NEW YORK (CNN/Money) – Federal Communications Commission Chairman Michael Powell will resign from the agency he has led for four years, sources told CNN.
A senior government official says Powell, a member of the FCC since November 1998 and the chairman since early 2001, will announce his resignation later Friday. His term on the commission runs through 2007.
FCC spokesmen were not immediately available for comment, though one person in the press office said a new release is anticipated.
Powell has been a relatively high-profile chairman of what had generally been a quiet regulatory agency before his tenure. He has pushed for increased fines for obscenity and indecent content by the nation’s broadcasters and backed a change in media ownership rules that allowed for greater consolidation by the industry’s largest conglomerates.
At FREEwilliamsburg, we’re pretty open about our love for DFA and especially LCD Soundsystem. It started with “Losing My Edge” but really kicked into gear with the brilliant “Yeah” single, and we were looking forward to LCD’s debut full-length (due out next month) for most of last year. (It’s great and people will be talking about it very soon). So needless to say, we were pretty excited to do an email interview with DFA producer and LCD frontman James Murphy. Among other things, Murphy talks about tour plans, DFA’s relationship with EMI, his first concert, and “L train nonsense.” This interview is also available in its entirety at One Louder. Enjoy.
Q: We’re always curious to know people’s first concerts. What was yours?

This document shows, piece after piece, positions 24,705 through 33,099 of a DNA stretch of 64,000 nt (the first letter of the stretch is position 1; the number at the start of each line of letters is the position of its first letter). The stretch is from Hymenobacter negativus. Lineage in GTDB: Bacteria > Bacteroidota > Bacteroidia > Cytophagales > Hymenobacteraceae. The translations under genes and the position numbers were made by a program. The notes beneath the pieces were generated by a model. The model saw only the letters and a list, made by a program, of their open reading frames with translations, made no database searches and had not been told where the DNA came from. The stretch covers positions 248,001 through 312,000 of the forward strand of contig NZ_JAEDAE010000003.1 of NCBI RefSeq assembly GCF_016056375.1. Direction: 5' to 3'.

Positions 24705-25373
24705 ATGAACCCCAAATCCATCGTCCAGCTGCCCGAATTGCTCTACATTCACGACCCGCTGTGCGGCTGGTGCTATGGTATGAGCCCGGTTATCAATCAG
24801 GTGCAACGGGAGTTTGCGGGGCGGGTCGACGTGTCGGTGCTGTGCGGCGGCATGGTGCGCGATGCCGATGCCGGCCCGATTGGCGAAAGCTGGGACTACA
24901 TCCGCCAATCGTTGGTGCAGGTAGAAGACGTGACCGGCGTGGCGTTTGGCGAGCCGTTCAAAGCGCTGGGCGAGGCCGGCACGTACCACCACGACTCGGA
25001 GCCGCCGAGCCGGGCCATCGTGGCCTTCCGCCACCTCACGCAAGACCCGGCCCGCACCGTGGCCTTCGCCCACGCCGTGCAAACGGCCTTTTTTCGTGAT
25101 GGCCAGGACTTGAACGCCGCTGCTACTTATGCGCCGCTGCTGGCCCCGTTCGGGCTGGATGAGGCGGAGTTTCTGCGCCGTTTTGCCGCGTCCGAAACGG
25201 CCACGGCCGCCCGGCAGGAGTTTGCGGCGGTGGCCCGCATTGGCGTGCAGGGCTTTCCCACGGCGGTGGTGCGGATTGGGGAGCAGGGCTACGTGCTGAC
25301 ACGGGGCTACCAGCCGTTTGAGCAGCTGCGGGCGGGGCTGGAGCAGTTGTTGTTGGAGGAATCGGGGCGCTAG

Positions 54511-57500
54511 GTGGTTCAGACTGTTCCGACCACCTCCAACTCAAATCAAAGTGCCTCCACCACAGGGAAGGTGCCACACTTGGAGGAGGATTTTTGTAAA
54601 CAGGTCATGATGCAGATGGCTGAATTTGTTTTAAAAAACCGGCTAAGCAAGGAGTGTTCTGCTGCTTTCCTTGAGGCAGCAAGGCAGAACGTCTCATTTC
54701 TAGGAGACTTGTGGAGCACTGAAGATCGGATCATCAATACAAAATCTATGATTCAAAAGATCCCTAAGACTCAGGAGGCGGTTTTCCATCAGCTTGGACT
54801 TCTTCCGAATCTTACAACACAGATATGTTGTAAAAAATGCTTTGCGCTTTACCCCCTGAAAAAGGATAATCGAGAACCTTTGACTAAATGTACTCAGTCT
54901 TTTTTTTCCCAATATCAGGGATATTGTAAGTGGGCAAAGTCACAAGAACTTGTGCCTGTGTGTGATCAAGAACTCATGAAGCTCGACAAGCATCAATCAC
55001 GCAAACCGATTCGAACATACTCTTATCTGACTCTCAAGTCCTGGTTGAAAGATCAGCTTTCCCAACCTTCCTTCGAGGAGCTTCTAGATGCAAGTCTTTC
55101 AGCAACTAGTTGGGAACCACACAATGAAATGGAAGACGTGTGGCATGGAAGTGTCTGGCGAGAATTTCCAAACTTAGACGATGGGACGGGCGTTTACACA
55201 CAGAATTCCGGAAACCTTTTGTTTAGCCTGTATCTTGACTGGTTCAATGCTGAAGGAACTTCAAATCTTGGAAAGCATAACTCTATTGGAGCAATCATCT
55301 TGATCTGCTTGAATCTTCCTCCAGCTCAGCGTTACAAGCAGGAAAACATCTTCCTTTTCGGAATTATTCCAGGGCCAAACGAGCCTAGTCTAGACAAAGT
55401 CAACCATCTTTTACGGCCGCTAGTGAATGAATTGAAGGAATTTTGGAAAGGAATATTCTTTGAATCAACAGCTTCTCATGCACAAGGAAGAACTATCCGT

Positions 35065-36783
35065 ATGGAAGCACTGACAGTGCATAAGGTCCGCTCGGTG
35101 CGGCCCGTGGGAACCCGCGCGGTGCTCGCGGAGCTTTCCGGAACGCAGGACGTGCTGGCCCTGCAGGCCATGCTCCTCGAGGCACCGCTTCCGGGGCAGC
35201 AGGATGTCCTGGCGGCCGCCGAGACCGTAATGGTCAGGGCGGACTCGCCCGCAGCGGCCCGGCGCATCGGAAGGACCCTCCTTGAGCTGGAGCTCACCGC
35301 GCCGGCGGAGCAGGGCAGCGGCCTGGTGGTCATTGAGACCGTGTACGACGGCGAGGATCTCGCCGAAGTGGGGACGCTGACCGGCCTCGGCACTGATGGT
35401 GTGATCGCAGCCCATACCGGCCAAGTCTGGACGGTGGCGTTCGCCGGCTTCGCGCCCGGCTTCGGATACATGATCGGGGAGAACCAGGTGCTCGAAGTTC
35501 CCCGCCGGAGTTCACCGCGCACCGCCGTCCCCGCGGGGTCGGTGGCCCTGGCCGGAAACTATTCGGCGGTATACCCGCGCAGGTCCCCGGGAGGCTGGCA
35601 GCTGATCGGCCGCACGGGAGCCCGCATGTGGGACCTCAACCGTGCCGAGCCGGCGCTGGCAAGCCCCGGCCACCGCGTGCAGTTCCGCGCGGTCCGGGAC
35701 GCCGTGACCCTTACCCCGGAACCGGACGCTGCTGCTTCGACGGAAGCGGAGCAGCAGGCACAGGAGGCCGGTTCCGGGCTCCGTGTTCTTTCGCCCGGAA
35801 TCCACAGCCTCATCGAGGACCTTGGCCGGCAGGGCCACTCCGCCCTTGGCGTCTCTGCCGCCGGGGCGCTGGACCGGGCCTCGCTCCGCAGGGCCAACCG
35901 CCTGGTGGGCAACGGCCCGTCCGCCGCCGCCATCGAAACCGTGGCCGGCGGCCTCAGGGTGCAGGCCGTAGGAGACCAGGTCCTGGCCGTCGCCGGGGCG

A: It was the Ramones at City Gardens in Trenton, New Jersey. Not sure what year. Maybe ’83? It was fucking louuuuuuud. I saw Iggy the same week and thought my head was going to cave in. For some bizarre reason I think Fishbone also played both shows. In fact, I think Fishbone may have played every show in the 80’s ever. And sold that shirt, too.
From Artist Michael Paulus’ Website:
“A character study of 22 present and past cartoon characters.
Animation was the format of choice for children’s television in the 1960s, a decade in which children’s programming became almost entirely animated. Growing up in that period, I tended to take for granted the distortions and strange bodies of these entities.
I decided to take a select few of these popular characters and render their skeletal systems as I imagine they might resemble if one truly had eye sockets half the size of its head, or fingerless-hands, or feet comprising 60% of its body mass.
Each character resides on a translucent, hinged panel. When the panel is lifted the character’s skeletal structure is revealed giving each a certain validity and glimpse into its origins. Each panel is hand-drawn with archival ink and covered with an acrylic/acetate transparency.
The photos of Hello Kitty on the site give an accurate idea of what the actual, assembled pieces look like—with the hinged translucent cover both closed and open. The rest of the characters shown on the site are approximations of what the transparency overlay looks like since I don’t have actual photographs of all of them.”